All along, everybody assumed boys were doing just fine. But, current research shows that boys — particularly African-American and Latino boys — are being stigmatized in school. They are falling behind in reading and disengaging from school at a very early age, a trend that has disastrous long-term consequences.

    In a chapter titled “Improving Boys’ Achievement in Early Childhood and Primary Education,” published in Lessons in Educational Equality by Oxford University Press, 2012, we synthesize international research about the difficulties boys experience in school and strategies to remedy the situation. The chapter grows out of research and curricula around raising and educating healthy boys that we’ve been doing since 2000. In brief, we argue that the lack of success young boys are experiencing is a gender equity issue, and it calls for some of the strategies that have worked to address gender equity in girls’ education. As a first step, we recommend restoring early education to its roots: making time for play, social-emotional development and exploration.

    We found that in countries around the world, but especially the United States, even kindergarteners are spending an increasing amount of time being taught or tested in literacy and math. This mandated curriculum leaves little time for child-initiated learning or unstructured play and contributes to a rise in aggression and anxiety in young children. And, importantly, they don’t have the opportunity to develop critical social-emotional skills.

    Diminishing opportunities for play and prosocial learning are especially disastrous for boys. It sets boys up for increased likelihood of violence, lower academic achievement and eventually disproportionately high drop-out rates.

    International research is also finding that societal stereotypes about gender — ideas of what boys and girls are supposed to be like — contribute to boys’ lack of success in school.

    For instance, a focus group of teachers and parents said boys were expected to be strong and to hide their emotions; those who didn’t would suffer a host of consequences such as being bullied and ostracized. They also said that energetic boys were thought to be troublemakers.

    These expectations prevent boys from developing into psychologically healthy young men, and they often leave boys with the sense of being scrutinized, disliked or simply “bad.”

    We recommend that teacher education include discussions about gender attitudes and how they affect the way teachers relate to both boys and girls. Change will require intentional focus and concerted effort. But that kind of effort is possible. After all, advocates changed national policies and scaled up programs for girls a generation ago.

    To be sure, work on behalf of girls is not done. But we can apply some of that movement’s lessons to improving boys’ well-being and success in school. Ultimately, we believe that it is important to understand and meet all children’s needs in the classroom and that effective gender equity benefits both girls and boys.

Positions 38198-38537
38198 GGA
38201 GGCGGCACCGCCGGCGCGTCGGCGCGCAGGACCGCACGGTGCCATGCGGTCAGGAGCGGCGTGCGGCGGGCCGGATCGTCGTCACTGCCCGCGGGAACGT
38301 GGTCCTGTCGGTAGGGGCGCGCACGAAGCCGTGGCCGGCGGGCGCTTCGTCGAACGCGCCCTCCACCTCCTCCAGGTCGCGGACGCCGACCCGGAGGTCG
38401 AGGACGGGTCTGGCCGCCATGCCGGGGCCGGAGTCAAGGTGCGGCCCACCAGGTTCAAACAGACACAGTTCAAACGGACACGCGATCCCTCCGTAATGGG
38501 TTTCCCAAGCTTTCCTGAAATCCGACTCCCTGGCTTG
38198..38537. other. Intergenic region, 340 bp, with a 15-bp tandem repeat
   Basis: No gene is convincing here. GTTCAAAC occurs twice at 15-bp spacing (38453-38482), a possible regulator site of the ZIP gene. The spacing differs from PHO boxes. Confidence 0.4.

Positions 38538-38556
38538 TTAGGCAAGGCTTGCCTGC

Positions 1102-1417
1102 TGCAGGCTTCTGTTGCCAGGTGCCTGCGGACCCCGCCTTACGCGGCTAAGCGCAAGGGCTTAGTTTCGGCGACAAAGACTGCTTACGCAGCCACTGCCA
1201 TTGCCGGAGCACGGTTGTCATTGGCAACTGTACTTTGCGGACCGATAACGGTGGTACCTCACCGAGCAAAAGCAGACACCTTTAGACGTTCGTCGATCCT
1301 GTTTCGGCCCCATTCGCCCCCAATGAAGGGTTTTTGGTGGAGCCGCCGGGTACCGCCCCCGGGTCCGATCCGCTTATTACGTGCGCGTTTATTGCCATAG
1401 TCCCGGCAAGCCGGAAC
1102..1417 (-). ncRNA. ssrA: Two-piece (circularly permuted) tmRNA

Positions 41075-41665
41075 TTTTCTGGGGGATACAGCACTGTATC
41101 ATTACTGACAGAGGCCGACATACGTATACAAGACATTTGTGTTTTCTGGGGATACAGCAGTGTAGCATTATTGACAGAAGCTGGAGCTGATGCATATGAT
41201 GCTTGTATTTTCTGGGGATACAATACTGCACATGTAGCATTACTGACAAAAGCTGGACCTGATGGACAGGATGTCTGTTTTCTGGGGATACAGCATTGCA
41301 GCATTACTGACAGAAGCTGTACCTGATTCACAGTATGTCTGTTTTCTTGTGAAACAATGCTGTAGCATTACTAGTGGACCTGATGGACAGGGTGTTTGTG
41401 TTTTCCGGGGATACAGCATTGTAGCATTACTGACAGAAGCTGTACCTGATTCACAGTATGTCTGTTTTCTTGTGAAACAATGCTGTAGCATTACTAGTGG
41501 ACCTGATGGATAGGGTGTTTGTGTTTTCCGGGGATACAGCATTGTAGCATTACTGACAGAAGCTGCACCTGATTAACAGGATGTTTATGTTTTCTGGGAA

• The MAM program – led by FHI 360, GSMF, LSHTM and Health Partners Ghana, and funded by Pfizer – was established in 2007 to help close critical gaps in malaria prevention, treatment and education. Malaria is endemic in all parts of Ghana, with all 24.2 million people at risk. It accounts for over three million outpatient visits annually in the country and 30% of all deaths in children under five. Pregnant women are particularly susceptible to malaria, increasing the risk of severe anemia and death, as well as premature delivery, stillbirth and low birth weight in newborns.

    The MAM program educates Licensed Chemical Sellers (LCSs) – the local health authority and main suppliers of medicines across communities in Ghana – on malaria symptom recognition and treatment approaches. The program also involves community mobilization to educate patients, particularly the high-risk population of pregnant women and children under five, and strengthen their demand for quality care. Over 25% of malaria in Ghana is resistant to widely-available monotherapies. Combination therapies that address resistance issues were also cost-prohibitive for most of the population prior to the program.

    In addition to the barriers of cost and availability, there were also many common misconceptions held by community members and even LCSs. These included:

    • The belief that malaria is a common disease, is not dangerous and does not kill
    • The lack of knowledge that malaria is spread by mosquitoes
    • The impression that malaria is caused by heat, house flies, dirt, hard work or eating fatty/oily foods or unripe mangoes

    To address these issues in a comprehensive way, the MAM program includes health, education and even economic improvement aspects.

    A Licensed Chemical Seller explains how to provide appropriate dosing of malaria drugs based on the client’s age and weight, information she learned through the MAM training course.

    Health

    At the core of the program is reducing malaria-related morbidity and mortality in Ghana’s Ashanti region by improving malaria symptom recognition, treatment and referral. The program contributed to the advocacy that resulted in a declassification of combination anti-malarial drugs by the Ministry of Health. Subsequently, LCSs are now permitted to stock and dispense these drugs, bringing effective treatment into the communities. The program has reduced the time needed to obtain effective treatment by 40%. Through community mobilization, household knowledge of early signs of malaria has increased. Combination therapies are also now the most widely used treatment for malaria, increasing cure rates. The program established links so that community-level data is now being collected, analyzed and fed into the health system, helping to inform decision making at all levels and strengthening the connectivity between LCSs and the District and Regional Health Office.